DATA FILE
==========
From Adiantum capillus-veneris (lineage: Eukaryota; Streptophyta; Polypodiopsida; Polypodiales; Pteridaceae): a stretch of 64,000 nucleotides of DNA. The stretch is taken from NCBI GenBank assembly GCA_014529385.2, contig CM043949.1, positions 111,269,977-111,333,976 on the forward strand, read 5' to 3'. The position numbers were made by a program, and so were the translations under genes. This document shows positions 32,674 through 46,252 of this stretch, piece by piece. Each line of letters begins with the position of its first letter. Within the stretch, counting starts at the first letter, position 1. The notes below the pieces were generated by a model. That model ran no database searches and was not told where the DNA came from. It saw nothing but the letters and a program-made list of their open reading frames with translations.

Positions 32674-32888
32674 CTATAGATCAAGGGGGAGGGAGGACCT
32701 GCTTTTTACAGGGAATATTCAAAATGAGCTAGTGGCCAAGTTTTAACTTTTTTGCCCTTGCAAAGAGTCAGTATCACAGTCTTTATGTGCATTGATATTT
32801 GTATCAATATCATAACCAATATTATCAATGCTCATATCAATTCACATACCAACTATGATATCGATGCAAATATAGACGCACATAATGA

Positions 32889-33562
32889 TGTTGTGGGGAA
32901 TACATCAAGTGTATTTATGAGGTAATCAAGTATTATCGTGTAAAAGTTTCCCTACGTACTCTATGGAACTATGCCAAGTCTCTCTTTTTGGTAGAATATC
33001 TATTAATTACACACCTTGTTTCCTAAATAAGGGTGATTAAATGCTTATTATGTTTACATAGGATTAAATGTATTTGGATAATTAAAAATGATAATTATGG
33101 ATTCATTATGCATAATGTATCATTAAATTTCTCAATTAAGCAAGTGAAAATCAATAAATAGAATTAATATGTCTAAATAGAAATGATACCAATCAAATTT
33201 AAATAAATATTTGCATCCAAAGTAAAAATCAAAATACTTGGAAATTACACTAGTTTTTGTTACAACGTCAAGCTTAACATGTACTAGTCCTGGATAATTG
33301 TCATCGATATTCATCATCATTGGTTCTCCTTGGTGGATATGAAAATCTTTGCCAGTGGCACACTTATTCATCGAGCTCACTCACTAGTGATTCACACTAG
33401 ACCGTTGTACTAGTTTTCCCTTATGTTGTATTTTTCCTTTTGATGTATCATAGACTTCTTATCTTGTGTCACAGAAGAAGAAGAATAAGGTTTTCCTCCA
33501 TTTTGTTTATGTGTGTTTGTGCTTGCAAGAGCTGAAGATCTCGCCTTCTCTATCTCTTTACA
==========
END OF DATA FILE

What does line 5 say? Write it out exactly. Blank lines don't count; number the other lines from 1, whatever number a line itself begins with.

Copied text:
32801 GTATCAATATCATAACCAATATTATCAATGCTCATATCAATTCACATACCAACTATGATATCGATGCAAATATAGACGCACATAATGA